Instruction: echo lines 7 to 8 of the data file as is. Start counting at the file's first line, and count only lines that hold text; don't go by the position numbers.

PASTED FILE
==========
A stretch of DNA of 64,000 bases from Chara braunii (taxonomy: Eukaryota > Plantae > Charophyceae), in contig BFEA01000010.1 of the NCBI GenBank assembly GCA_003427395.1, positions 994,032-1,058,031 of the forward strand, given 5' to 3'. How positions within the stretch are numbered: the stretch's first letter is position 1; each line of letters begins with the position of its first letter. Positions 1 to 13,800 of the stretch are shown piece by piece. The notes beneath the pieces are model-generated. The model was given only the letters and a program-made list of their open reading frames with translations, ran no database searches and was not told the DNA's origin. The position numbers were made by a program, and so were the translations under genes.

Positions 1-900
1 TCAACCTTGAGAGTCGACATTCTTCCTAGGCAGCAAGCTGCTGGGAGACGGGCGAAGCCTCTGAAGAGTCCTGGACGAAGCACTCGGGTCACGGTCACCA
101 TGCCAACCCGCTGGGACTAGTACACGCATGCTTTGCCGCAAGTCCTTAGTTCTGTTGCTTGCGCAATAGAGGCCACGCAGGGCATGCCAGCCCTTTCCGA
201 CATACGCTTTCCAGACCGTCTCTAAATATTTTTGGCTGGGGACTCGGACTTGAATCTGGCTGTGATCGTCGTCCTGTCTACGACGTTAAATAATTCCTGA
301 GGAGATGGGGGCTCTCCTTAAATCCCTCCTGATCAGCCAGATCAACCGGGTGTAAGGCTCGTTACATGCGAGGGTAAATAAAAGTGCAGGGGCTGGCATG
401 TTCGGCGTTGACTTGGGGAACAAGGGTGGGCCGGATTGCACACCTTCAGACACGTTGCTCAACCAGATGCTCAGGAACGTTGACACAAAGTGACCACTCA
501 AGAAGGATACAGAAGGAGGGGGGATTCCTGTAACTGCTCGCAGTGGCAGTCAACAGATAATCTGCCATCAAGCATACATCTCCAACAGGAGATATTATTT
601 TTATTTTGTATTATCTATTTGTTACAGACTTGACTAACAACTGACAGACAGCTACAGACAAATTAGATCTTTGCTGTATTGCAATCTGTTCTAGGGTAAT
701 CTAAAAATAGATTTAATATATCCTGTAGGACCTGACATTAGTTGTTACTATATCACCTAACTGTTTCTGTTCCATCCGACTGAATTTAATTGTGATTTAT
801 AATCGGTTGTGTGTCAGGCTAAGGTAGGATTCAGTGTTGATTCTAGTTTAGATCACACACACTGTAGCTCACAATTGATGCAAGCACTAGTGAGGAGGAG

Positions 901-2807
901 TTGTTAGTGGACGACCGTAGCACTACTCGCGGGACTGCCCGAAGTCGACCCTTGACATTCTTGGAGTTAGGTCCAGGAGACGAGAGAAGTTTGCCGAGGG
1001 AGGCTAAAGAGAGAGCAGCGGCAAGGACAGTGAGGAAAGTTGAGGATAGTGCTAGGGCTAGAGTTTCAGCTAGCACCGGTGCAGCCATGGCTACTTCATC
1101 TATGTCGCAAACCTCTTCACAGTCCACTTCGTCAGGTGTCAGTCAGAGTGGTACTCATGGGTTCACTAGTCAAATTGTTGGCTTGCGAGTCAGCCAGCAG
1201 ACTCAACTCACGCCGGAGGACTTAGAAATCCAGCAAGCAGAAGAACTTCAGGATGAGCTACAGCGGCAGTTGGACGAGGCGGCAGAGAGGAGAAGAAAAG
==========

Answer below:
401 TTCGGCGTTGACTTGGGGAACAAGGGTGGGCCGGATTGCACACCTTCAGACACGTTGCTCAACCAGATGCTCAGGAACGTTGACACAAAGTGACCACTCA
501 AGAAGGATACAGAAGGAGGGGGGATTCCTGTAACTGCTCGCAGTGGCAGTCAACAGATAATCTGCCATCAAGCATACATCTCCAACAGGAGATATTATTT